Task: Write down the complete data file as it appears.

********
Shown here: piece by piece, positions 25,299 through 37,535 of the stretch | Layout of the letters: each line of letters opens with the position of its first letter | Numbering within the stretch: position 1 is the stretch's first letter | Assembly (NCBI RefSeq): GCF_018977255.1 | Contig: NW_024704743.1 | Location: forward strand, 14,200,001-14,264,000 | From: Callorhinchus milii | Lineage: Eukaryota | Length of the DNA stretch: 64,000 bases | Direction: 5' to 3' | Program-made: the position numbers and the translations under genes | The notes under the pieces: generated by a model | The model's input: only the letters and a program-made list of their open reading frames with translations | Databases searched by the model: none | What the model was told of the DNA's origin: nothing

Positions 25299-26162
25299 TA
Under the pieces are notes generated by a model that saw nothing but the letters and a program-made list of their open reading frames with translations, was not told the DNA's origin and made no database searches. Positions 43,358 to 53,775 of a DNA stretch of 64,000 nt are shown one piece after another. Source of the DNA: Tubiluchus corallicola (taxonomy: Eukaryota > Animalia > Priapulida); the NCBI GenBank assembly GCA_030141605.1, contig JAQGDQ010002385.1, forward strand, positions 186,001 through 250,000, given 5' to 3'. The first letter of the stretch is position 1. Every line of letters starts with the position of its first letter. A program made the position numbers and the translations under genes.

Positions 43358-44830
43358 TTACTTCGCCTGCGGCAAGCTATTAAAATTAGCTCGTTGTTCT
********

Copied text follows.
Shown here: piece by piece, positions 25,299 through 37,535 of the stretch | Layout of the letters: each line of letters opens with the position of its first letter | Numbering within the stretch: position 1 is the stretch's first letter | Assembly (NCBI RefSeq): GCF_018977255.1 | Contig: NW_024704743.1 | Location: forward strand, 14,200,001-14,264,000 | From: Callorhinchus milii | Lineage: Eukaryota | Length of the DNA stretch: 64,000 bases | Direction: 5' to 3' | Program-made: the position numbers and the translations under genes | The notes under the pieces: generated by a model | The model's input: only the letters and a program-made list of their open reading frames with translations | Databases searched by the model: none | What the model was told of the DNA's origin: nothing

Positions 25299-26162
25299 TA
Under the pieces are notes generated by a model that saw nothing but the letters and a program-made list of their open reading frames with translations, was not told the DNA's origin and made no database searches. Positions 43,358 to 53,775 of a DNA stretch of 64,000 nt are shown one piece after another. Source of the DNA: Tubiluchus corallicola (taxonomy: Eukaryota > Animalia > Priapulida); the NCBI GenBank assembly GCA_030141605.1, contig JAQGDQ010002385.1, forward strand, positions 186,001 through 250,000, given 5' to 3'. The first letter of the stretch is position 1. Every line of letters starts with the position of its first letter. A program made the position numbers and the translations under genes.

Positions 43358-44830
43358 TTACTTCGCCTGCGGCAAGCTATTAAAATTAGCTCGTTGTTCT